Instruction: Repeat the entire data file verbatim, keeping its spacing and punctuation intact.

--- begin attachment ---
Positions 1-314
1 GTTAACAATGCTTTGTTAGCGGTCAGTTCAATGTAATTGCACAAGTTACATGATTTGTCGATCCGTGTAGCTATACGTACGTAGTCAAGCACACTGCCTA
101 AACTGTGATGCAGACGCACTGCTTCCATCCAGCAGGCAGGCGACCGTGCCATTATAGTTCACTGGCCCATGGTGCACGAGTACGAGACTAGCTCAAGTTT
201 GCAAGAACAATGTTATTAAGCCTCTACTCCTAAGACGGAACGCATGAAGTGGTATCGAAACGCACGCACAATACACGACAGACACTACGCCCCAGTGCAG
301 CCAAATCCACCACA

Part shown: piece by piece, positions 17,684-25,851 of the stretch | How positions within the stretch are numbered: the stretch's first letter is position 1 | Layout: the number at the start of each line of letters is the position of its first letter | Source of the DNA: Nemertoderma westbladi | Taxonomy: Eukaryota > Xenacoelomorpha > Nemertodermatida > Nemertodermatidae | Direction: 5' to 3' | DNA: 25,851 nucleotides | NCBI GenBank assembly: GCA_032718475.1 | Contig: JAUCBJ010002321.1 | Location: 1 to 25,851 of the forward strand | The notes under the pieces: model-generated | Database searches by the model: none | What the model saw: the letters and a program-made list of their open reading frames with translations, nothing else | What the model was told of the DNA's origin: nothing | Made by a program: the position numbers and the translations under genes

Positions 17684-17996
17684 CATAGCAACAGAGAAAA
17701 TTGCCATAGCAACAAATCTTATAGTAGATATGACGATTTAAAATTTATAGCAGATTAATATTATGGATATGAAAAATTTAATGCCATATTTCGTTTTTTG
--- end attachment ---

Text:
Positions 1-314
1 GTTAACAATGCTTTGTTAGCGGTCAGTTCAATGTAATTGCACAAGTTACATGATTTGTCGATCCGTGTAGCTATACGTACGTAGTCAAGCACACTGCCTA
101 AACTGTGATGCAGACGCACTGCTTCCATCCAGCAGGCAGGCGACCGTGCCATTATAGTTCACTGGCCCATGGTGCACGAGTACGAGACTAGCTCAAGTTT
201 GCAAGAACAATGTTATTAAGCCTCTACTCCTAAGACGGAACGCATGAAGTGGTATCGAAACGCACGCACAATACACGACAGACACTACGCCCCAGTGCAG
301 CCAAATCCACCACA

Part shown: piece by piece, positions 17,684-25,851 of the stretch | How positions within the stretch are numbered: the stretch's first letter is position 1 | Layout: the number at the start of each line of letters is the position of its first letter | Source of the DNA: Nemertoderma westbladi | Taxonomy: Eukaryota > Xenacoelomorpha > Nemertodermatida > Nemertodermatidae | Direction: 5' to 3' | DNA: 25,851 nucleotides | NCBI GenBank assembly: GCA_032718475.1 | Contig: JAUCBJ010002321.1 | Location: 1 to 25,851 of the forward strand | The notes under the pieces: model-generated | Database searches by the model: none | What the model saw: the letters and a program-made list of their open reading frames with translations, nothing else | What the model was told of the DNA's origin: nothing | Made by a program: the position numbers and the translations under genes

Positions 17684-17996
17684 CATAGCAACAGAGAAAA
17701 TTGCCATAGCAACAAATCTTATAGTAGATATGACGATTTAAAATTTATAGCAGATTAATATTATGGATATGAAAAATTTAATGCCATATTTCGTTTTTTG